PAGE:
Ecocentric

More Warming, More Rain, More Plague

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Most of us learned about “the plague” or “the Black Death” a long time ago – reading Boccaccio and Petrarch, sitting in high school history class, and even from that debate about the nursery rhyme “ring-a-ring of roses.” But scientists have uncovered a link between this historic threat to human health and one that only emerged in popular consciousness fairly recently:  climate change. A new study in the Proceedings of the National Academy of Sciences reveals that plagues can get worse when the climate gets wetter in northern China, suggesting that climate change – which has been shown to cause wetter climates – could bring more potent plagues in northern China and North America.

“We have found (a) very clear relationship between the amount of precipitation and the occurrence of human plague: the more precipitation, the more plague in the north of China whereas less in the south,” study author Nils Stenseth told LiveScience.

For those of you who didn’t pay enough attention during biology, human plague is generally brought by rodents and their fleas. The fleas transfer the bacterium Yersinia Pestis to rodents through a bite, though the plague bacillus can enter the body through human coughing and the resulting inhalation of bacterium-laden droplets. The plague has caused the deaths of millions of people worldwide, the wiping out of much of Europe’s working population in the Middle Ages, and maybe even a (justified) aversion to rodents.

Stenseth’s team found that more cases of plague occurred in periods with more rain in the generally dry northern China. This is probably because the wetter conditions promoted vegetation growth, thus giving flea-infected rodents more to eat – and more rodents with Y. pestis fleas mean more plague.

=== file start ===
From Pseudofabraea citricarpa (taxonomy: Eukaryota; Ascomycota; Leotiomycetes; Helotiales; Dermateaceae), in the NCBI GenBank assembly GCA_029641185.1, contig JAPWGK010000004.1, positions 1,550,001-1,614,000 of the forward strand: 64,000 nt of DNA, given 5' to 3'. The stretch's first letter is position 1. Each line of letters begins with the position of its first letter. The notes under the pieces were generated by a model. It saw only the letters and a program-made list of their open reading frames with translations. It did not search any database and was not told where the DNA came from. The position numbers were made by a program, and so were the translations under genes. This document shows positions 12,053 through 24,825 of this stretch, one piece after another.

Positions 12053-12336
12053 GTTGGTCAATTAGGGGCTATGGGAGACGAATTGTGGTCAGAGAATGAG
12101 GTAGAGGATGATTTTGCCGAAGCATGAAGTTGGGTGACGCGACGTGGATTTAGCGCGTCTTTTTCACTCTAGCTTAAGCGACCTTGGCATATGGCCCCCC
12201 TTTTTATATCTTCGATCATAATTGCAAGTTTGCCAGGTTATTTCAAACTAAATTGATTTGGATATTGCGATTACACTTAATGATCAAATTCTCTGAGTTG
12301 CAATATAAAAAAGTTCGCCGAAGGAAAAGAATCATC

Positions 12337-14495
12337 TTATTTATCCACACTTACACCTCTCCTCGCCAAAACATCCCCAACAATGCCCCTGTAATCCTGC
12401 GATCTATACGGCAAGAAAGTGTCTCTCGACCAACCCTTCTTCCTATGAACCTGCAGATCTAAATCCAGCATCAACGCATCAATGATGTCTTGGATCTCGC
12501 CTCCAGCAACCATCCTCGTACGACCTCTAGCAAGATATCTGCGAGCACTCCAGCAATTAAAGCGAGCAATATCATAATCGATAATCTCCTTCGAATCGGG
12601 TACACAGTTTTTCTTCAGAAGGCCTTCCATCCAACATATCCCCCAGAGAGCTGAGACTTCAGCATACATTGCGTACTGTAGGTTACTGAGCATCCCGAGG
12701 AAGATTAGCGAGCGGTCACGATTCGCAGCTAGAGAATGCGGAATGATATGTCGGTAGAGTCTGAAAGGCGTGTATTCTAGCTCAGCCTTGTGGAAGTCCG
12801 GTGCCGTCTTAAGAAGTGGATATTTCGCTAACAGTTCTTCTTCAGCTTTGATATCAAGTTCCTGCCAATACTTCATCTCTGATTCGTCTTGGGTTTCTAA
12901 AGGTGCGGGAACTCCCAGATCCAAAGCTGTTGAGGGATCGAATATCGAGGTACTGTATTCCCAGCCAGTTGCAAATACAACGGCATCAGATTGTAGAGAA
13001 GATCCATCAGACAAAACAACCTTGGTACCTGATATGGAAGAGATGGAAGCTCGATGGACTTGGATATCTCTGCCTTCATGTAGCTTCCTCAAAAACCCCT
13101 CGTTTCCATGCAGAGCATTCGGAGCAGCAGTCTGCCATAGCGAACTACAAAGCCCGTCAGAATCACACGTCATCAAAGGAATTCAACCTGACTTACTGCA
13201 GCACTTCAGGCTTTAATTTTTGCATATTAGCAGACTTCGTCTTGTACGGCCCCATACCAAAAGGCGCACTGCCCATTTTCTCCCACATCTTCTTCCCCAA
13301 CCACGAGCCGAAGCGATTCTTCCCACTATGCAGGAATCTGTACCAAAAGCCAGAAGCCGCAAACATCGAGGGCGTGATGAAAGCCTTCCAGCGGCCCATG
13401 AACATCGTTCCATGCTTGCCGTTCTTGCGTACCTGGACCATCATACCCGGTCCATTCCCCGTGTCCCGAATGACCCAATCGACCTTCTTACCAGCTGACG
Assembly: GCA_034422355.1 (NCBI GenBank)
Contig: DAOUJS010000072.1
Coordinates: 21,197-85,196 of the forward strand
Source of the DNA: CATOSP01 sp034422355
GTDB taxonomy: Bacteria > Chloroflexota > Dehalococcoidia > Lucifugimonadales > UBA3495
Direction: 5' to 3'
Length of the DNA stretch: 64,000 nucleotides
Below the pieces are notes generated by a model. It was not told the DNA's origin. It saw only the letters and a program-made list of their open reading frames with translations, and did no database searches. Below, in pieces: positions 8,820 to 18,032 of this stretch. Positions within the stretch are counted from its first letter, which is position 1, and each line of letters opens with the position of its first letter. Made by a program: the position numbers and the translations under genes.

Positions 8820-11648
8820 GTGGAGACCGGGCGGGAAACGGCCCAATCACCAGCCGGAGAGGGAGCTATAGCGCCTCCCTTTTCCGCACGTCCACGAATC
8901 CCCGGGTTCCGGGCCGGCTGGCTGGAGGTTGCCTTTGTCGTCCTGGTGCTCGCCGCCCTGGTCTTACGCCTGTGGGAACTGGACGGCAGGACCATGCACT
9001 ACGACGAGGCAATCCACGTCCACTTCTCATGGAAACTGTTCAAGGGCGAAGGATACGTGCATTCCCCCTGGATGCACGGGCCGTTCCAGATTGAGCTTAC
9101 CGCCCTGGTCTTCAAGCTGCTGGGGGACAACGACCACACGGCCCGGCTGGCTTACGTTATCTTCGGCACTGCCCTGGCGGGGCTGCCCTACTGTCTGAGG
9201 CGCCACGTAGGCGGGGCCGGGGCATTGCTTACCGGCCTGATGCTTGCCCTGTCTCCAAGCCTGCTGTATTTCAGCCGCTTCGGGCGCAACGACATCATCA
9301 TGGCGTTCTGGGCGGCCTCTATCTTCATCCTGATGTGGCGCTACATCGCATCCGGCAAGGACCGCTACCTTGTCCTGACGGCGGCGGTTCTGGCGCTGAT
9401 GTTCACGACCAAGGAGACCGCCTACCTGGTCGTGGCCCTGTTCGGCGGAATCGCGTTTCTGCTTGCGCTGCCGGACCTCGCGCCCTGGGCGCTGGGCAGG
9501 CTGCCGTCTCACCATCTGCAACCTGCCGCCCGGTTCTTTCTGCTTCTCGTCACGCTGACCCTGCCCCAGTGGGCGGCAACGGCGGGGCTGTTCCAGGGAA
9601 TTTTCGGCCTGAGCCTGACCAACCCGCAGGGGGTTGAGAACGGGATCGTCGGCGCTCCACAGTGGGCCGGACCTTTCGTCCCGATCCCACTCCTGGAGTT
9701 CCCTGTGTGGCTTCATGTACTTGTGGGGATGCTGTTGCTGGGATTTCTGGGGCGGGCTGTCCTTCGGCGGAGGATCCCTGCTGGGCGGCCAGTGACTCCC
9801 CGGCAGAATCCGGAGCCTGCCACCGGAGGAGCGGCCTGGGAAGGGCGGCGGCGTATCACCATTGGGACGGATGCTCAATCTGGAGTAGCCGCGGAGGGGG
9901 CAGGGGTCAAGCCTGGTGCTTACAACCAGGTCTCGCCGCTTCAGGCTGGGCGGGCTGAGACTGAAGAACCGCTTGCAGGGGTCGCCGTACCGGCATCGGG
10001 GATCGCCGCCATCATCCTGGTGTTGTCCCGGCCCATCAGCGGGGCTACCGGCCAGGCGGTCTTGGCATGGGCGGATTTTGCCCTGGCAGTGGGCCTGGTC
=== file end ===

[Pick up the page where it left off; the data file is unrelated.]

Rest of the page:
Interestingly, the reverse seems to be true in more humid parts of China: plague incidence decreased as rain increased. Stenseth and his researchers haven’t quite figured out why, but they’ve thought of a couple of possibilities: heavy rain may inhibit flea growth, for example. Or maybe rats can’t deal with rainy days, dying in floods and cutting off the pathogen’s path to humans.

Should the rest of the world be worried? Perhaps, according to MSNBC:

Stenseth said that North America has a similar relationship between rainfall and plague to what was found in northern China, where plague increased with more rainfall. “However, in North America one expects less precipitation,” he said, meaning that the future increase in rainfall would likely be less in North America than in northern China.

And study author Zhi-Bin Zhang brought up the point that the reverse result – that drought could bring more plague – might threaten dryer regions.

But like so many of these studies, more research needs to be done. The team is looking to conduct further studies over a longer term and on a larger scale, and Stenseth cautions us not to panic:

“I think there is no reason to fear a big epidemic, because antibiotic treatments are much more developed today than in the past,” he said, adding that we do need to be vigilant since pests can evolve resistance to such antibiotics. He suggests experts and officials should prepare for different epidemics in the future by learning more about the evolution of drug resistance.

I’m eager to hear more, but will generally be staying away from rats – whether or not it’s raining.

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